Two weeks ago, Secretary for Education Eddie Ng Hak-kim revealed plans to extend the “basic competency assessment research study” to all primary school students, and explained that the new test is simpler and will eliminate over-drilling. However, what if the impact on students is just as suffocating as that of the old TSA?
It has since been reported that some primary students were still given mock papers on the test as their Lunar New Year holiday homework, and many primary schools are still asking their pupils to buy supplementary exercises.
Ng assured the public that the new test would not trigger a vicious cycle of drilling like the old TSA did, but has anything really improved?
Cherry Li Wing-lam, Yau Yat Chuen
Trousers are better choice for schoolgirls
I believe schools should offer uniform options to students. Whether I wear trousers, jeans, skirts or dresses, it is my choice to make. Why do schools withhold that right and decide all girls must wear skirts or dresses?
Skirts and dresses hinder movement in many ways. Wearers also have to adjust their position and be careful about exposing too much, which wearing trousers can eschew.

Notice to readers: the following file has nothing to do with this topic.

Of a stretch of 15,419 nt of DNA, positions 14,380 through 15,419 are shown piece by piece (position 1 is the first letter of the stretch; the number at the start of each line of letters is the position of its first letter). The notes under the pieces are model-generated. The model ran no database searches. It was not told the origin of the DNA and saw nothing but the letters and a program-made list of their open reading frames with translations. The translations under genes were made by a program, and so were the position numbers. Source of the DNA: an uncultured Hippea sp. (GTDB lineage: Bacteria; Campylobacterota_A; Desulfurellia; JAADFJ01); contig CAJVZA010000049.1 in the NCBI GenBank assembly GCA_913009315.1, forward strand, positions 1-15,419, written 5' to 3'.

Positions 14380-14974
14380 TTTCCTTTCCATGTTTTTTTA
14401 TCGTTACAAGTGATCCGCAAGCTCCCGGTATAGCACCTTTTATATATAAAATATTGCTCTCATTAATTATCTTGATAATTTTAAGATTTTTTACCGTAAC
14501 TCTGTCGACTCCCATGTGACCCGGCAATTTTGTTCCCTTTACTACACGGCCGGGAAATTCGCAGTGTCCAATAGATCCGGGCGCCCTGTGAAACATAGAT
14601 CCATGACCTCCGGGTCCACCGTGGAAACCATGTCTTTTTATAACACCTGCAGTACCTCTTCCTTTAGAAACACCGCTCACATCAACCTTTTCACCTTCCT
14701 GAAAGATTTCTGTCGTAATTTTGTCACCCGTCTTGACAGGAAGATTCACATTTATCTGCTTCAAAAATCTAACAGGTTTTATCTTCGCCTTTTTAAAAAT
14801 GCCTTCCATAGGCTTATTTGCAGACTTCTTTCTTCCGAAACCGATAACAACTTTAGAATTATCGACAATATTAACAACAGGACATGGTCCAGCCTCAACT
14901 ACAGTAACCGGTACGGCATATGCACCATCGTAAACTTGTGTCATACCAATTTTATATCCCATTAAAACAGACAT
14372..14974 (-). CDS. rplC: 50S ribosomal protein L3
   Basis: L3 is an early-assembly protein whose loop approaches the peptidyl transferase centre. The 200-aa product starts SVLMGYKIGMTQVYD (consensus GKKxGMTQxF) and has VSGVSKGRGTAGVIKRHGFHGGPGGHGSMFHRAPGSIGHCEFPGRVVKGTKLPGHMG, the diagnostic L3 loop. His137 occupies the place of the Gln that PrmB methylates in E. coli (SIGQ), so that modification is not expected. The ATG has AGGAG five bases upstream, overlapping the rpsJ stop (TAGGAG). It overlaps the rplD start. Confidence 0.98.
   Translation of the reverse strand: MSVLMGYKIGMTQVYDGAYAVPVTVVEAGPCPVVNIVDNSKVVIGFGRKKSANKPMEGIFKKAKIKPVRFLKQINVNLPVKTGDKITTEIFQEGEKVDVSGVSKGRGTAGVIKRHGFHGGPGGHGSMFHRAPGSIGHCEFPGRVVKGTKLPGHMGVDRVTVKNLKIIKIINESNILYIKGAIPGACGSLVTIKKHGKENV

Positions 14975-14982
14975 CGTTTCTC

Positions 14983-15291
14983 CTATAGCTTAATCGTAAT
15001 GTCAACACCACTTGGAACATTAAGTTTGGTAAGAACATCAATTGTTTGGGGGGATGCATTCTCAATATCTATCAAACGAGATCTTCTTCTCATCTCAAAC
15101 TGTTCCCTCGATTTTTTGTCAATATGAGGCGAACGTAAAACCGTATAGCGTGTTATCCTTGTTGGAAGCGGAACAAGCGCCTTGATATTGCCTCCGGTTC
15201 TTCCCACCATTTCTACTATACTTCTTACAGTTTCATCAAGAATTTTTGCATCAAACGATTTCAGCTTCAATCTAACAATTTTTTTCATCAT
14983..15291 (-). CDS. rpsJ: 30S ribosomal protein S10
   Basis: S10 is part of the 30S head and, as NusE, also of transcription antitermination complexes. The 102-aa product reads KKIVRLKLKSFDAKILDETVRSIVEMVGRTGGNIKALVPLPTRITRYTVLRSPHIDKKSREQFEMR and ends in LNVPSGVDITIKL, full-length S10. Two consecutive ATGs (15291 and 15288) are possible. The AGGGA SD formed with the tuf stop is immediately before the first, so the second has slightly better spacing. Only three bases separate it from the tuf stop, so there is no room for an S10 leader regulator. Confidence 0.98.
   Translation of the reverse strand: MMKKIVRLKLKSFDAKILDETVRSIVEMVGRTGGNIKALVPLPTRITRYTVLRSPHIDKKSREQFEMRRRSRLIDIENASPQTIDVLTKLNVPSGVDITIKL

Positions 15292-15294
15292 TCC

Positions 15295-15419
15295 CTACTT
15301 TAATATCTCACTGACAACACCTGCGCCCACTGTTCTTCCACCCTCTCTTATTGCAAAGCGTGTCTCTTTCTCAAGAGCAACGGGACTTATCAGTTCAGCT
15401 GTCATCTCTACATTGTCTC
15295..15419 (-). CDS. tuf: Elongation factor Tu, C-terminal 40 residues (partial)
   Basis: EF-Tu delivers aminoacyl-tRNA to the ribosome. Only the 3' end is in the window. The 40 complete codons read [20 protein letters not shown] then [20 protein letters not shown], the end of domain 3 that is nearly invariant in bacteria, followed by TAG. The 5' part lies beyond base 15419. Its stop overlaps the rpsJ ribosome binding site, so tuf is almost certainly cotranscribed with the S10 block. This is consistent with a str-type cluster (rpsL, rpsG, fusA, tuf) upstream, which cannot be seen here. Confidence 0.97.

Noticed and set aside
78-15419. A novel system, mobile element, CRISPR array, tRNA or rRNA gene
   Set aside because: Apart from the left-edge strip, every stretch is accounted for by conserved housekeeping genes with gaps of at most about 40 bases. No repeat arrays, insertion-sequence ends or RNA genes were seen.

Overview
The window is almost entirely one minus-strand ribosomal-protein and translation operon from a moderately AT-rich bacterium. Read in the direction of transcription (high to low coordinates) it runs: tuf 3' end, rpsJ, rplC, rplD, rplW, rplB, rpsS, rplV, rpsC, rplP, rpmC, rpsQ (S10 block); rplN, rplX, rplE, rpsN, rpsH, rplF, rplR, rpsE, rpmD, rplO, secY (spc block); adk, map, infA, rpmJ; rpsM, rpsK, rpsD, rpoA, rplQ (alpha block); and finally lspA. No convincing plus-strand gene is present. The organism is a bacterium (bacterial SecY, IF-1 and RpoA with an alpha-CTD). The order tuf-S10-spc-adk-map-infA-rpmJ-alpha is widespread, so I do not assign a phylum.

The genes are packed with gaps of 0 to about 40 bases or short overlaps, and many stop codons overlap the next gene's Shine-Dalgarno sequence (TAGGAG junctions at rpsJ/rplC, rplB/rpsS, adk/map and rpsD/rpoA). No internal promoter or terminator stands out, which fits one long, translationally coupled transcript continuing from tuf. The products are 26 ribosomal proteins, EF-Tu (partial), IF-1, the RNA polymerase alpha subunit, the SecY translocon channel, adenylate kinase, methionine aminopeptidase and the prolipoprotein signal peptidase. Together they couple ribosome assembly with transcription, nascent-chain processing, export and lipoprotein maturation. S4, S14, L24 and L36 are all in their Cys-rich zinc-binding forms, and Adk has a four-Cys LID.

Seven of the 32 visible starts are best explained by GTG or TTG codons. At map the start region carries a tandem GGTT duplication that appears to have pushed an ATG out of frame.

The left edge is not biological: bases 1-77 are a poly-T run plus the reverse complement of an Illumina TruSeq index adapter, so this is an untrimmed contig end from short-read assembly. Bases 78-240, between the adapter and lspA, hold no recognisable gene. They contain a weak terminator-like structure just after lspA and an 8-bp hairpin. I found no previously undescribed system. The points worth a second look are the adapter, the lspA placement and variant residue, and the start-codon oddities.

Schools educate us to protect our body. In a society where women are sexualised and often subjected to victim-shaming, wearing trousers is undoubtedly a means to do so. Why do schools still require us to wear skirts when there are perverts targeting schoolgirls in skirts?
Albury Ma, Tin Shui Wai
Make nursing rooms a must at all city malls
In Hong Kong, too many factors discourage breastfeeding mothers, including a lack of nursing rooms.
All of society should encourage breastfeeding for the health of newborns, including not just our government, but employers as well. A survey in 2015 found only 18.6 per cent of 2,000 respondents worked in nursing-friendly workplaces.
First of all, employers should offer longer maternity leave, so that babies get enough time to be weaned and started on formula. Also, this will encourage more mothers to breastfeed, which will benefit the long-term health of our future generations.
Secondly, the government should make nursing rooms compulsory at every shopping mall. Such a step will not only help young families but also increase public awareness of the issue, which is lacking now.
Laurent Li, Tiu King Leng